Earlier today, I sent the boys off to their last day of all-day karate camp. It’s been an exhausting week…especially for them. With Daddy out of town and Mommy hopping around one-footed trying to make it all happen, we’re all a little worn out–both physically and emotionally. We’re all craving a return to normalcy.

The boys have been SO amazing. They have really learned to soldier up, to help out and–aside from the occasional epic meltdown–they’ve done it. They’ve both become masters of making their beds, watering the garden, feeding the animals, and helping with meal prep and cleanup. Chores are a regular part of their day and that’s a VERY good thing.

Still, it breaks my heart a little to know that so young they have had to assimilate the truth that their Mama will not always be the one they can count on. Every day, in big ways and small, they will need to become more self-reliant. Sometimes–even their strong, do-everything-and-make-it-look-easy mama just CAN’T. This is a fact I had hoped to keep hidden at least a little while longer.

This morning, B had and especially hard time. A few times this week, he has commented on how tired he is. During breakfast, he fell apart. When the storm clouds cleared and we were talking about what’s going on with him, he said, “I’m just so tired. I just don’t like having so many things to do.” While proud that he’s able to so clearly articulate at the age of 4, I couldn’t help but well up a little, hurt for all the truths he’s had to experience this summer. There have been times when both boys were so exhausted and just didn’t want to suit up and head to the next activity. Alas, a ride had been arranged, the activity had been paid for so I would dry their eyes, comfort them the best I could, and send them off to their next assignment.

Oscar decorating my cast with two of the many lovely people who came to help out and uplift this summer.

I’m so thrilled to have the kind of community that is so eager and willing to surround us as they have. I am also sad that I have not always been the one. As their mom, I want to be the one to see them try and learn. I want to be the one to greet them with a smile and a kiss at the end of the day. I even want to be the one to correct them when they step out of line. Mostly…when they’re sad or tired or hurt, I want to be the one to comfort them, to hold them, to soothe them as only a mama can.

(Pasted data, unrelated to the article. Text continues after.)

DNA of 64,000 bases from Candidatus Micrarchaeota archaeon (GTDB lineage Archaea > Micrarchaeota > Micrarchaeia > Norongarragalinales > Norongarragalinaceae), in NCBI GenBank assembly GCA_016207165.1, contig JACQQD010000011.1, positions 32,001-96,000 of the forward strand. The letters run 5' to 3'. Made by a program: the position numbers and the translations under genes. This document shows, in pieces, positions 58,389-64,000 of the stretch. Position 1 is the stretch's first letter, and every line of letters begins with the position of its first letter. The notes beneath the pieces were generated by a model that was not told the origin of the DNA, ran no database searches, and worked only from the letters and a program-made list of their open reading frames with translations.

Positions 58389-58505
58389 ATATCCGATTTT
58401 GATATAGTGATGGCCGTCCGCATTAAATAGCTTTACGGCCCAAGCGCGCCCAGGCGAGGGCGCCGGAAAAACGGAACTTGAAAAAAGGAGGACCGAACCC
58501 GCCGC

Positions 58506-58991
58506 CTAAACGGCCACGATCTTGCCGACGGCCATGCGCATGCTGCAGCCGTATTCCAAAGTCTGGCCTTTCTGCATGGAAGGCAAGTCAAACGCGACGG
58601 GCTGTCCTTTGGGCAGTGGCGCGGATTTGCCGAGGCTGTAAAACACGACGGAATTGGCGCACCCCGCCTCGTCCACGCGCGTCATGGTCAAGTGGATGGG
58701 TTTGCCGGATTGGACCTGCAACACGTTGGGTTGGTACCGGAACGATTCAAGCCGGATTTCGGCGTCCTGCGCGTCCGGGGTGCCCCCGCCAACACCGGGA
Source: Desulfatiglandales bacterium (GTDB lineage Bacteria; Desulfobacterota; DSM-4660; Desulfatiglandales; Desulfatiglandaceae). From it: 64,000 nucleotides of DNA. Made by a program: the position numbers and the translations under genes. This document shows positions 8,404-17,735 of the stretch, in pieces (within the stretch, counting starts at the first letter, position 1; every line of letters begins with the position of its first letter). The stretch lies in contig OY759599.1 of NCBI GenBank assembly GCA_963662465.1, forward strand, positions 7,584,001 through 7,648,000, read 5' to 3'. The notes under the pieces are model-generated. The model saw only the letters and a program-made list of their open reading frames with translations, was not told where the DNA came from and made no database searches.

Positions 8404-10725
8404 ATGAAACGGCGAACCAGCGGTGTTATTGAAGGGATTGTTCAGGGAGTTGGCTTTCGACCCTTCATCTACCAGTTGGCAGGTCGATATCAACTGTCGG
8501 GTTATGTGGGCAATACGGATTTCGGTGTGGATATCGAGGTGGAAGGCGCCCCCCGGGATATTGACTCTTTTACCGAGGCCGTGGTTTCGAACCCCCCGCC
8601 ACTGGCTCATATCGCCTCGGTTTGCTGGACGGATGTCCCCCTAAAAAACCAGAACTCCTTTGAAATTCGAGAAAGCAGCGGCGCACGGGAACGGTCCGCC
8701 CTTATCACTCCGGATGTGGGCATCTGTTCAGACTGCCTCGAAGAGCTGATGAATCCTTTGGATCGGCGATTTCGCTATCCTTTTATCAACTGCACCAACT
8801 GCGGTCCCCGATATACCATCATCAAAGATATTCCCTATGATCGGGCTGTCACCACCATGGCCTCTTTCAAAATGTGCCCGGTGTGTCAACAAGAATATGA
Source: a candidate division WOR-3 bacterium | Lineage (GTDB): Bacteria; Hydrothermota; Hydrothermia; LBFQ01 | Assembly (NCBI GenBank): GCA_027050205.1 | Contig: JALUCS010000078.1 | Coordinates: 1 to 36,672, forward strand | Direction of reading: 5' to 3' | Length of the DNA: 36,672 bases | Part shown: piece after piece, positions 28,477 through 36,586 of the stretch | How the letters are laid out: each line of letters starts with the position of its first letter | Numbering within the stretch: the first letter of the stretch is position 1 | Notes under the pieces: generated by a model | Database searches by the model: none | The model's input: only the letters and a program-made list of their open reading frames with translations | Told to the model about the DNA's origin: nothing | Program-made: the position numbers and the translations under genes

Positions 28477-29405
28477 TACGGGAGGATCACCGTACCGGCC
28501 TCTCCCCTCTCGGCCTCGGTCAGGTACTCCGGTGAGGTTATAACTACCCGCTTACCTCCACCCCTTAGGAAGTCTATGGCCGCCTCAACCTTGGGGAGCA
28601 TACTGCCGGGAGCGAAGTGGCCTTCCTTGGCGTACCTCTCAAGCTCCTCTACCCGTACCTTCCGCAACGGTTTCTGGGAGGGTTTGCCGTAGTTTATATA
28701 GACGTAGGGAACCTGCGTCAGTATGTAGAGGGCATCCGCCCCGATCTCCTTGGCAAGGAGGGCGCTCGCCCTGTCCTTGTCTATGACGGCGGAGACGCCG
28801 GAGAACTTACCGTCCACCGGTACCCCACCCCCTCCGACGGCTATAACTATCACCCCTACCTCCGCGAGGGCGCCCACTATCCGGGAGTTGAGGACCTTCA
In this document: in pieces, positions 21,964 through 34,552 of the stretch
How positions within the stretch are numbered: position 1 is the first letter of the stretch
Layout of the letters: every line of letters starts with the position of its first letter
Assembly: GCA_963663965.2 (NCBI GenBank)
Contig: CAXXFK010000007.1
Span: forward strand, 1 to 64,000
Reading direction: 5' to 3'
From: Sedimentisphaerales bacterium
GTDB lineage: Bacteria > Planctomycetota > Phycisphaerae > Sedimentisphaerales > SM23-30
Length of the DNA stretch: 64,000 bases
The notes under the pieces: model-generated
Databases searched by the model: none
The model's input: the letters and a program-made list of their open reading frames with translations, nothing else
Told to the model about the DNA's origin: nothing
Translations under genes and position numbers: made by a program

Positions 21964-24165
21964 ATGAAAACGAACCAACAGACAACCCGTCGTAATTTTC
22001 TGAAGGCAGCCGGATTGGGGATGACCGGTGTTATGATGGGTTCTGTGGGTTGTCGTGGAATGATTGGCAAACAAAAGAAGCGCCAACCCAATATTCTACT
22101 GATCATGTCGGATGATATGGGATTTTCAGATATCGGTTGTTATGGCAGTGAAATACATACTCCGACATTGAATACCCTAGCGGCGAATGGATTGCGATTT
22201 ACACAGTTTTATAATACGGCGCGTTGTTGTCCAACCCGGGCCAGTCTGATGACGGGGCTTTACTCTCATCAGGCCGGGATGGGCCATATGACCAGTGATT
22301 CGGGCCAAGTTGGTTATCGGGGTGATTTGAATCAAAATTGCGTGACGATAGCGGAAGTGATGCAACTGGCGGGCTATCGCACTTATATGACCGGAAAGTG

This summer, I have had so many wonderful moments, so many opportunities to reconnect with lovely people as they come and go…so unselfishly giving of their time and talents to help us out. Words fail to express the genuine love I feel toward everyone who has done their part to get us through. Words also fail to experss the sadness I feel for the missed moments I will never get back.

What I’m looking forward to most when this is all over is being the ONE again. I can’t wait to savor simple pleasures like conversing the car, deciding spontaneously to stop for ice cream, raising my eyebrows in that special way that only a mother can to stop bad behavior before it even gets a chance to get going. Mostly, I can’t wait to see firsthand–as only a mother’s eyes can–the many ways in which my boys are miraculous, remarkable, worthy of my undivided presence and attention. Even though my boys have seen this summer how very much I can’t, I hope that they also see that if there’s any possible way I can, I WILL. I hope that when all is said and done, they also can’t help but want me to return to being THE ONE.


It has now been 16 days since the crash that derailed–or at least seriously redirected–the summer in the Wisnia house. So much has happened in that short span to shift my thinking about my life and the people in it. For the most part,  I have been overwhelmed by the positivity and love that surrounds us. We’ve scarcely had to cook given the frequent delivery of delicious meals. The boys haven’t missed a single activity thanks to the many who have so graciously descended to give rides here there and everywhere. We’ve had help with shopping and cleaning and occupying the boys so that they don’t feel like they’re missing out even though there’s much that their mommy can’t do right now. Most moments are filled with love and joy and gratitude.

And then there are the other moments…the moments when I feel completely castrated…the moments when all I want to do is climb up into Oscar’s loft to tuck him in or comfort him when he’s had a bad dream but I can’t. There are moments when I think about all that I COULD be doing since I’m home like vacuuming, washing windows, organizing the boxes of accumulated junk in the garage, even simple things like knocking down cobwebs–and then I remember that I can’t. Even something as simple as getting a glass of water is a complicated task these days as I hop on one leg, try to manage crutches, navigate awkwardly around our tiny, cramped house. Some days–other than the obvious reason of escaping my own stench–I am left to wonder why I’m even bothering to bathe. There is nowhere to go, very little to do. These are hard facts for someone like me who is always going, always doing.